Speech Writing – How to Prepare a Speech Outline


You will organize your speech similar to a story meaning that you need a beginning, middle and an end. You will make a point or state a major idea and then offer supporting evidence.

The outline of your speech may follow one of the following three templates.

1. A chronological outline moves from the past towards the present or future. For example, the director of the hospital may be giving a speech at a fund-raising dinner. The director might talk about the founding of the hospital, the key events in the hospital’s history such as the opening of a new cancer wing, and finally the director might describe the current shortcomings or specific treatments that are presently not available.

2. The next type of speech is based on cause and effect relationships. The strategy is to first described the effect and then to explain the possible causes. For example, one might be discussing the effect of global warming. The next step would be to explain the possible causes for temperature change such as increased emissions of coal during the recent industrialization of the Chinese economy. An offshoot of this type of outline is that it first describes a problem and then goes on to propose specific solutions.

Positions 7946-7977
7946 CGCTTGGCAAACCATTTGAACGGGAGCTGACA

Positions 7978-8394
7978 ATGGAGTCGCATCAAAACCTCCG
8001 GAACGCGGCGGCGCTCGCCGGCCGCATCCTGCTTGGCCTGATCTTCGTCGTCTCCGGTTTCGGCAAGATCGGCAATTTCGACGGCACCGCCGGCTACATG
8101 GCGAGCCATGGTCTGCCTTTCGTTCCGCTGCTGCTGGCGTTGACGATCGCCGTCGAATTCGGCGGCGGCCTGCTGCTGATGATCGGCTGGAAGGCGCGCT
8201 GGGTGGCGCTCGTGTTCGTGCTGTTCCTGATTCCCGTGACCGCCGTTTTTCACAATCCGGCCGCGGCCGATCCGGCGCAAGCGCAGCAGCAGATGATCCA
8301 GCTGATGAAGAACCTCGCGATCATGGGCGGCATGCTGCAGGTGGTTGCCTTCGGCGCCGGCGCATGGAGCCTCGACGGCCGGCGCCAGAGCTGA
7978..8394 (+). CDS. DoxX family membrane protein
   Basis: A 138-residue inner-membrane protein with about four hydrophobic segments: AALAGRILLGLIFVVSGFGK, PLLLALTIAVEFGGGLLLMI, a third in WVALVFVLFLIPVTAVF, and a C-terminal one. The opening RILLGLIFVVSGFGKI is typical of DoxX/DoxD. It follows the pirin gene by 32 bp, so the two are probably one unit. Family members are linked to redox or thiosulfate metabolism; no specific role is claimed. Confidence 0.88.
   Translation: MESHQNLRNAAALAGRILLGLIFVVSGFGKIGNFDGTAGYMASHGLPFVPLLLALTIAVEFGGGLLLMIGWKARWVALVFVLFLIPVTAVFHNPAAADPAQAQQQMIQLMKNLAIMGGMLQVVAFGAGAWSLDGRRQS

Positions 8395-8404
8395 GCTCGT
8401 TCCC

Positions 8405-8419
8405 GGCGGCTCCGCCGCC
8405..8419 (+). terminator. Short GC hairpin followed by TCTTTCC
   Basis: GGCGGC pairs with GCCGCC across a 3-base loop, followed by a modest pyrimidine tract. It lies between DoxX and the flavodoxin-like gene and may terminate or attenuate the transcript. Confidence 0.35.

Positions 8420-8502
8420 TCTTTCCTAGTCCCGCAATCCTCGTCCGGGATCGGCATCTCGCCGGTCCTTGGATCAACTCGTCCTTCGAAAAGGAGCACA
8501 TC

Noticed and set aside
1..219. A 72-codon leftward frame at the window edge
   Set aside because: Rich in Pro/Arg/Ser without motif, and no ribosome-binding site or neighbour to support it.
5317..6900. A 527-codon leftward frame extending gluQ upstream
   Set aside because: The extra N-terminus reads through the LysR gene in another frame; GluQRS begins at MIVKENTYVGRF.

3. The comparative outline is often used in business presentations with the objective being to persuade the audience that one plan is better than the other. For example, the outline would compare and contrast different proposals for cutting costs at a company. One proposal might be lay offs while another proposal might be to cut capacity at a manufacturing plant. The outline would first highlight both proposals and then the speaker would try to persuade the audience for why one proposal makes more business sense.

The most important thing to remember when writing the speech is to constantly focus on your main theme. Always ask yourself “what’s the point of my speech?” Inexperienced speakers will ramble off topic because they have not distilled a clear message. If you can set out a clear roadmap of your speech that the audience can follow you will improve their retention rate and become a more powerful and memorable speaker.